How To Introduce Your Dog To Cats

How To Introduce Your Dog To Cats

If you’re a proud dog owner (or cat owner) but want to buy a cat (or dog), then it’s important that you know how to introduce your dog to a cat. While this is not necessarily an easy process, it’s certainly possible and can lead to a very happy, healthy home life for both you and your pets. 

There are options for how you may want to introduce your dog to your cat. It’s best to take your dog’s personality and your cat’s personality into account to ensure you’re making the right choice. Follow their cues, and if either pet is too unhappy, you may want to reconsider whether owning both in the same home is a good idea.

Steps for Introducing Dogs and Cats

Let’s consider the best method for introducing dogs and cats in the same household. Keep in mind that you may want to bring your dog or cat into proximity with members of the other species before making a purchase/adoption, just to ensure that they will be able to handle the transition and are not completely incompatible.

Step 1: Begin Desensitization

At first, you’ll want to keep your dog and cat apart. Provide each animal with a sanctuary room that is blocked off by a closed door or a tall baby gate. Keep in mind that cats can get out of most situations easily, so their sanctuary should have toys, food, a bed, a litter box, a cat tree, and any other items your cat may enjoy using.

For the first few days, you want to bring your dog near while the cat is in their sanctuary. You can leave a gate up and allow your dog to see the cat or simply keep the door closed and let your dog hear and smell the cat. Your goal with this exercise is to get both pets used to seeing and/or sensing one another on a regular basis. 

As your dog and cat get used to seeing or sensing one another, start offering them food while they’re near each other. Feed them one on either side of a gate or closed door to get them used to eating near one another and show them that they can associate one another with good things, like food.

In addition to these steps, you can take further measures such as swapping the bedding of your pets to get them used to each other’s smell or distracting your dog with a toy/treat when they see the cat to help them learn how to ignore their urge to chase or hunt.

Step 2: Step Up To Meetings

Once your cat and dog are comfortable eating near one another, it’s time to begin meetings. Bring your dog and cat together into the same room (not the sanctuary room for either of them). Keep your dog on a leash so you can stop them from chasing, if necessary.

Watch your dog’s body language—stiffness and intense focus on the cat mean that your dog is ready to pounce. In most cases, your dog will have a certain threshold—they may be able to tolerate the cat at a distance of 10 feet, but not 5 feet, etc. Watch for the threshold and start before you reach that point. 

Keep your dog and cat in the same room for as long as you can. If your dog is calm enough, ask them to sit or lay down (you should have been training them to obey simple commands while you were waiting for these face to face meetings). If either animal shows aggression, distract them with a toy or treat.

Step 3: Maintain Meetings

You will need to maintain this method of meetings for as long as it takes for your cat and dog to get used to one another. Be sure that you keep training your dog and offering them treats when they ignore the cat or treat it appropriately.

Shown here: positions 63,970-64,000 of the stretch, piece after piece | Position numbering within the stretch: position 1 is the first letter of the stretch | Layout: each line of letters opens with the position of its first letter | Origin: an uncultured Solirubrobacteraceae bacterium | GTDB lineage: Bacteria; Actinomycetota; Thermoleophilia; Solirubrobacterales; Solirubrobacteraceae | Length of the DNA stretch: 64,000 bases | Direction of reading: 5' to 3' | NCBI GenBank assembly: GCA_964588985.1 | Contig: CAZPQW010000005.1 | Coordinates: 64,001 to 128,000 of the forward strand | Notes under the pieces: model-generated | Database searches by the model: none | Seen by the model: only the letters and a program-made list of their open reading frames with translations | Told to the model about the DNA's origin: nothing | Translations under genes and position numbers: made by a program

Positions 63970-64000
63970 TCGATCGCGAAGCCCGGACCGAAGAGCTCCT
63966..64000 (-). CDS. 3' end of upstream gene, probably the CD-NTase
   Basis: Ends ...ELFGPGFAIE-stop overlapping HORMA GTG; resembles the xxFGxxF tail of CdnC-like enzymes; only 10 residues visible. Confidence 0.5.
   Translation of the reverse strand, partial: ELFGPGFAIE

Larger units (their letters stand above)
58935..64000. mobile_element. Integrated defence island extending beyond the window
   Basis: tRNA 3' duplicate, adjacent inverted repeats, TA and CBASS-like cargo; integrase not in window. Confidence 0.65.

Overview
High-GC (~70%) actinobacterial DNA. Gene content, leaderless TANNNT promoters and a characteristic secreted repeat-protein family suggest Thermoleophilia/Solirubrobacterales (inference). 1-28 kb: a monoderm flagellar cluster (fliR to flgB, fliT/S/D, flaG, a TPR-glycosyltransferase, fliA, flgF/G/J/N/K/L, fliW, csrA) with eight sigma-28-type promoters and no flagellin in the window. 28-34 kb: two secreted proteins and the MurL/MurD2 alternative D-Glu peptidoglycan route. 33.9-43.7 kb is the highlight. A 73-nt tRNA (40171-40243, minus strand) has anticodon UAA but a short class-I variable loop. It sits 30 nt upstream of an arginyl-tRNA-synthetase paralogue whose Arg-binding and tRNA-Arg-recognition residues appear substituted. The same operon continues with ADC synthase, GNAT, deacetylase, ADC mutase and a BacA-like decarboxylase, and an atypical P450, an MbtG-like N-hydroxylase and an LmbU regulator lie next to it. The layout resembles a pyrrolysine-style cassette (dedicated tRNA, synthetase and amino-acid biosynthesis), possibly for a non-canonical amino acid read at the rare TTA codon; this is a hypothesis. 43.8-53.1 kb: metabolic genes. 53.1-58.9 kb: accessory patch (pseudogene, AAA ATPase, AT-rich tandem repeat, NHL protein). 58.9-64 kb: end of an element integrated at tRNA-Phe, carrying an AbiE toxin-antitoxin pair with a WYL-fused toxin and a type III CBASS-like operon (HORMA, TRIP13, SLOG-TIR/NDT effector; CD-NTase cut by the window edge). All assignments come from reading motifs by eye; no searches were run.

If your cat is uncomfortable around the dog and won’t stay in the room, consider putting the dog in a crate and allowing your cat to sniff around them for a time until they get used to the smell. If your cat is unhappy and won’t eat or use the litter box normally, they may not be comfortable living with a dog and you might want to reconsider having both pets.

Look At That Training

One method of teaching your dog how to ignore a cat is to use Look At That (LAT) training. This training teaches your dog to look at the cat, then immediately look at you for a treat. Here’s how it works:

  • Take your dog into the same room as your cat.
  • Allow your dog to fixate on the cat briefly.
  • Use a clicker or your voice to draw the dog’s attention to yourself.
  • Offer your dog a treat as soon as they look at you.
  • Repeat this process at least 10 times per session, more if you prefer.
  • After at least 10 times, try without the clicker or word. If your dog looks at you, expecting the treat, without your prompting, they’re on their way to learning how to tolerate the cat’s presence rather than fixating.

Eventually, this game can help the dog get used to being with the cat. It can even get the dog excited about being with the cat because they will learn they can expect treats and attention when in the same room with the cat. Over time, they should learn to expect the cat as a normal part of their life.

Step 4: Allow Unsupervised Interaction

Finally, allow your dog and cat to spend time together without your protection. You may want to start while you’re still in the room in case of an unexpected blow-up. Keep a leash on the dog so you can grab it, if necessary.

Eventually, you’ll be able to leave them alone together without your presence. Try this indoors in rooms that they’re familiar with first. Then, allow them to head outside and be together in the yard.

Choose the Right Dog and Cat

Keep in mind that not every dog and cat do well with others. Some dogs never get used to cats and some cats could never live contentedly with a dog. If your dog or cat shows constant signs of aggression, unease, or unhappiness, it may be time to rethink owning both pets at once. 

However, in most situations, you should be able to easily teach your dog and cat to enjoy living together. They may even become best friends! 

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